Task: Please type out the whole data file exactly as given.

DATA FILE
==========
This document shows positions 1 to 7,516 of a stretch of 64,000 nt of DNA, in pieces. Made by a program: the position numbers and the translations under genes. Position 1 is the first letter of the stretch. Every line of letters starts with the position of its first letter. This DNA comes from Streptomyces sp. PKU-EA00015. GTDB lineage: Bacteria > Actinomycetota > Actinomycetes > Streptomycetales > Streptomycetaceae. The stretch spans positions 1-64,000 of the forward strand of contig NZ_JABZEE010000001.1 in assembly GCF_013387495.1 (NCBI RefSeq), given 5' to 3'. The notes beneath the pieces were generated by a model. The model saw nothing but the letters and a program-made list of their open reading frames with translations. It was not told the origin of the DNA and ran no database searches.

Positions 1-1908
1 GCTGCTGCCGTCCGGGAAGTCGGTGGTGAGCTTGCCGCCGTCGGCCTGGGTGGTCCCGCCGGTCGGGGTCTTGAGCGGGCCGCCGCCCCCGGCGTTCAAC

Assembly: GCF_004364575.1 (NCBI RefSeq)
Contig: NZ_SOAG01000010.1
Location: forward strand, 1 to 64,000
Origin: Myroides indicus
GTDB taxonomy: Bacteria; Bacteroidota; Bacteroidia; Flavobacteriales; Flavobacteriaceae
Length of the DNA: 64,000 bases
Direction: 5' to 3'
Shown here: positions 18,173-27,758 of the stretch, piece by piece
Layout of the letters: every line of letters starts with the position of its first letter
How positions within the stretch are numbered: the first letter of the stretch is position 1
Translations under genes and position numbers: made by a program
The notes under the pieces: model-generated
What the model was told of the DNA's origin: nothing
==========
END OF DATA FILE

This document shows positions 1 to 7,516 of a stretch of 64,000 nt of DNA, in pieces. Made by a program: the position numbers and the translations under genes. Position 1 is the first letter of the stretch. Every line of letters starts with the position of its first letter. This DNA comes from Streptomyces sp. PKU-EA00015. GTDB lineage: Bacteria > Actinomycetota > Actinomycetes > Streptomycetales > Streptomycetaceae. The stretch spans positions 1-64,000 of the forward strand of contig NZ_JABZEE010000001.1 in assembly GCF_013387495.1 (NCBI RefSeq), given 5' to 3'. The notes beneath the pieces were generated by a model. The model saw nothing but the letters and a program-made list of their open reading frames with translations. It was not told the origin of the DNA and ran no database searches.

Positions 1-1908
1 GCTGCTGCCGTCCGGGAAGTCGGTGGTGAGCTTGCCGCCGTCGGCCTGGGTGGTCCCGCCGGTCGGGGTCTTGAGCGGGCCGCCGCCCCCGGCGTTCAAC

Assembly: GCF_004364575.1 (NCBI RefSeq)
Contig: NZ_SOAG01000010.1
Location: forward strand, 1 to 64,000
Origin: Myroides indicus
GTDB taxonomy: Bacteria; Bacteroidota; Bacteroidia; Flavobacteriales; Flavobacteriaceae
Length of the DNA: 64,000 bases
Direction: 5' to 3'
Shown here: positions 18,173-27,758 of the stretch, piece by piece
Layout of the letters: every line of letters starts with the position of its first letter
How positions within the stretch are numbered: the first letter of the stretch is position 1
Translations under genes and position numbers: made by a program
The notes under the pieces: model-generated
What the model was told of the DNA's origin: nothing